Stephen Hawking finds no room for heaven in his vision of the cosmos. In an interview with The Guardian Newspaper, the famous theoretical physicist says that the human brain is like a computer — he doesn’t indicate if it’s a mac or a pc — that will stop working when its components fail. He says: “There is no heaven or afterlife for broken-down computers; that is a fairy story for people afraid of the dark.” This isn’t a new thought from Hawking, in his book “Grand Design,” he declared that it was “not necessary to invoke God … to get the universe going.”
Hawking’s views on religion and heaven appear to be somewhat consistent with that of Europeans in general, but according to research from the Pew Research Center’s Forum on Religion and Public Life, Americans have a different perspective.
According to a 2007 Pew study of religious beliefs across the country, 92 percent of Americans said they believe in a god or universal spirit, and 74 percent said they believe that there is a heaven. “The first thing to know about the U.S. is that the U.S. is a nation of believers,” said Greg Smith, a senior researcher at Pew. When asked about their views on an afterlife, 74 percent of Americans affirmed their belief, with 50 percent saying they believed with “absolute certainty.” 50% of us are absolutely certain about heaven.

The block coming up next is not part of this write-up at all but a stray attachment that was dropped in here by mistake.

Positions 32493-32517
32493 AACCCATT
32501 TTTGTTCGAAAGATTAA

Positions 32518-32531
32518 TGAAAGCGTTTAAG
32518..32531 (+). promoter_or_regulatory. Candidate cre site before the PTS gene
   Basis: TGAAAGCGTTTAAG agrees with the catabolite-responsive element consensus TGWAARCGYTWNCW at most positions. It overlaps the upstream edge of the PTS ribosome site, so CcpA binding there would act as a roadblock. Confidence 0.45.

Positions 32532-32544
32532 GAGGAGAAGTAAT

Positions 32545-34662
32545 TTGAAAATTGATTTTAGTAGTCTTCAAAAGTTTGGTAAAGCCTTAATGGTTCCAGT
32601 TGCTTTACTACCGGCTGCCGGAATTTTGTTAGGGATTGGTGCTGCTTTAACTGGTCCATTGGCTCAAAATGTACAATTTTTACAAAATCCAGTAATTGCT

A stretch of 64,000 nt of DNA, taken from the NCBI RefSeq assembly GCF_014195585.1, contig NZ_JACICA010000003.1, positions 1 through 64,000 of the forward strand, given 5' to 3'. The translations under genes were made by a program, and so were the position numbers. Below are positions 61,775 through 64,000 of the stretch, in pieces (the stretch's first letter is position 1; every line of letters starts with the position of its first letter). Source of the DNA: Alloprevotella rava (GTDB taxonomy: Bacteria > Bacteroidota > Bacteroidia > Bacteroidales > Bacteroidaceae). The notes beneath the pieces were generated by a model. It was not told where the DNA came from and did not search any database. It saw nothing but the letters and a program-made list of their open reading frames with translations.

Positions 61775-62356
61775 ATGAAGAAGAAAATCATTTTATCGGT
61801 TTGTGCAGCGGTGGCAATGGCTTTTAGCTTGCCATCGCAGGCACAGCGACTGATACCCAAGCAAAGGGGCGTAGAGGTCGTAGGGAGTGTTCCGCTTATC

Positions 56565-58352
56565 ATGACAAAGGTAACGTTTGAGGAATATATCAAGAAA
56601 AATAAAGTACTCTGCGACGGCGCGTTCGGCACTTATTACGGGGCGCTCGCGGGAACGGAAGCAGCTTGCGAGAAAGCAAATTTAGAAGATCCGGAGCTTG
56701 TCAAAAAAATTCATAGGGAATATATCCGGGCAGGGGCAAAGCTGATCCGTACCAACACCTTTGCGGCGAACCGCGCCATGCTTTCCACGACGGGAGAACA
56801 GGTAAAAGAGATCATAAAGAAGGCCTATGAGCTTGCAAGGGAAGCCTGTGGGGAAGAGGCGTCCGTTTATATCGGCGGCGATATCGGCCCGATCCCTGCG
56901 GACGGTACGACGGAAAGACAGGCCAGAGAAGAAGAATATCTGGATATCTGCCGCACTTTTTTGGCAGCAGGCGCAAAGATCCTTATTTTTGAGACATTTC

That point of view has turned the book “Heaven Is for Real” — the account of a 4-year-old son of a pastor who enters heaven during emergency surgery and survives to tell the story — into a national bestseller. The book is written by the boy’s father Todd Burpo, and recently held the #1 on The New York Times’ list of bestselling combined print and e-book NONFICTION.
- – 74% of us believe that heaven is real.
- – 50% of us are absolutely certain it is real.
- – Harold Camping believes that all Christians are bound for heaven on October 21st.
- – Stephen Hawking believes that heaven is a fairy tale for people afraid of the dark.
Now I know that the reality of heaven is not dependent upon a Pew Research vote. Just because a lot of us believe it’s real, doesn’t make it real. And, if I had to choose between Camping or Hawking for a night of stimulating conversation, it would be Hawking all the way.
But here’s what I think — the day will come when Stephen Hawking’s views are seen to be even crazier than Harold Camping’s views. How’s that for ironic?